Junior Team Star
- Dec 7, 2019
Sheffield United, Sheffield Eagles & Kendal Town
Also one of the meagre attendees at Donny Andrew.Rare midweek double, garnering a nostalgic revisit and a ‘tick’…
Tuesday 31st March 1992
Doncaster Rovers 1 Barnet 0 (HT 1-0)
Football League, Division Four (2.0)
Programme 90p (24pp)
Belle Vue provided my first experience of live sport. My family lived on the outskirts of Doncaster for three years, 1970-73. Once I’d reached six, in 1971, Dad decided I was old enough to accompany him to football. A keen rambler, Dad wouldn’t drive anywhere he could walk. For games at Belle Vue (though Dad grew up in Sheffield and as a boy followed Wednesday, he had a ‘support the local club’ policy), we’d walk to the ground from our Bessacarr home. Must have been at least two miles. Dad figured the exercise kept us “warm until half-time”. Unless it was raining (or worse), we’d walk home, too!
One of Dad’s customers at the Doncaster Nat West had some sort of stewarding role at Belle Vue. On hearing I would be joining my dad from now on, he advised: “If you arrive at least an hour before kick-off, I’ll get Andrew in for nothing.” That’s how it went. For the couple of seasons before the family relocated to Calderdale (Mum and Dad were SO glad to escape Doncaster!), I entered the ground via a door in the back of the main stand. It accessed a kitchen. I remember vividly the smell of hot dogs. Handed a gratis programme (thereby a collecting habit launched!), I’d duck under the folding counter and join Dad (who paid, like a good ‘un) on the paddock. He’d stand on the top row; I’d go down the front. At six, I was just tall enough to rest my chin on the perimeter fence. In 1971, Belle Vue hadn’t fallen victim to the ‘wasting disease’ which, in later years, saw many of its facilities either halved in size or demolished. A sad end for a decent ground with a lush pitch renowned throughout the game.
After a few home matches (we never went away, possibly because all were beyond walking range!), I could recognise most of the Rovers players. Those prominent in my memory include goalkeeper Kim Book (along with his balding understudy, Glen Johnson), full-back Ian Branfoot (later to manage Reading, Southampton and Fulham), midfielder Archie Irvine and striker Mike Elwiss (30 goals in 97 league outings for Rovers and later a Preston North End stalwart).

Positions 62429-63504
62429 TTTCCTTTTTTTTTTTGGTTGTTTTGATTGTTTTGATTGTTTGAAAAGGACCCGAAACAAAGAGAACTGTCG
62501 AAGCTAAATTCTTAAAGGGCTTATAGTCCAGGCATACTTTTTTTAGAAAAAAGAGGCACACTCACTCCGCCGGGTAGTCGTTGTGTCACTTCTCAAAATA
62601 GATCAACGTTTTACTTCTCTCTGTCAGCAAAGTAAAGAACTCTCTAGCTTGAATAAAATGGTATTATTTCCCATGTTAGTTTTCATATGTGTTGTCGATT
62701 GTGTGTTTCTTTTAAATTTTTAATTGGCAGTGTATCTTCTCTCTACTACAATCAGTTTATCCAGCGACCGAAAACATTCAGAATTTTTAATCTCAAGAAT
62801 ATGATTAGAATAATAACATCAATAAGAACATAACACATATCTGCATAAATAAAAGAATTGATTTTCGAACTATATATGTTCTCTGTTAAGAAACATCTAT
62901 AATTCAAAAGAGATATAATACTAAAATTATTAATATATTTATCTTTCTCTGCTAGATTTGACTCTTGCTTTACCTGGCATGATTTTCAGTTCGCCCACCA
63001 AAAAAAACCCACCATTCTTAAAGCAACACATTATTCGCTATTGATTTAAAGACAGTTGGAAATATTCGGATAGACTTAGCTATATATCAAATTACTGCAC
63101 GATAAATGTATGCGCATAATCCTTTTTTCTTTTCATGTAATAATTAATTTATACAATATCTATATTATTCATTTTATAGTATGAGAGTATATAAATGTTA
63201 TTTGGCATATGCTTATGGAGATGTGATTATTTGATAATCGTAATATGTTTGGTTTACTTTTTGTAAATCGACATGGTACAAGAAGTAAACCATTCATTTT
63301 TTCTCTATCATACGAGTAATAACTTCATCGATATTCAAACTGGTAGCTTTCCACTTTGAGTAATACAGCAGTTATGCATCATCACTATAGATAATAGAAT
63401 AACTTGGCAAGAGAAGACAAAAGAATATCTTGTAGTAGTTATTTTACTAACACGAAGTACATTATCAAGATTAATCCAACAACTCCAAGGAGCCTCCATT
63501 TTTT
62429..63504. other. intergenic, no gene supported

Rovers used to run out (from a separate tunnel to that used by the opposition) to a rather catchy tune I enjoyed listening to at every home game. It was only some years later, when my designated departure time for bed was much later in the evening, I realised it was the iconic Match of the Day theme.
Unfortunately, the ‘admit-the-child-free’ arrangement set in motion a good-natured conflict unresolved until Dad’s death in 2000. Ideally, he would walk into the ground (any ground, any sport) just as the game was kicking off. I, on the other hand, had become accustomed to arriving much earlier. I enjoyed watching the crowd build and the players going through increasingly orchestrated warm-up routines. In later years, when I’d left home and would pick up Dad in the car to attend various games, he’d mutter to Mum about “Andrew wanting to be there before the players”. I had to remind him my habit was his fault!
Anyway, long after 1973, I’d make occasional nostalgic revisits to Belle Vue. Twenty years on, I was living at Great Ayton (near Stokesley). This Rovers-Barnet fixture, chosen because I could ‘tick’ Scunthorpe United’s Glanford Park in the evening, was arranged for a midweek afternoon because Belle Vue’s floodlights were out of action. The Football League, fearing Barnet might gain an unfair advantage, had refused permission for a switch to Oakwell, Barnsley.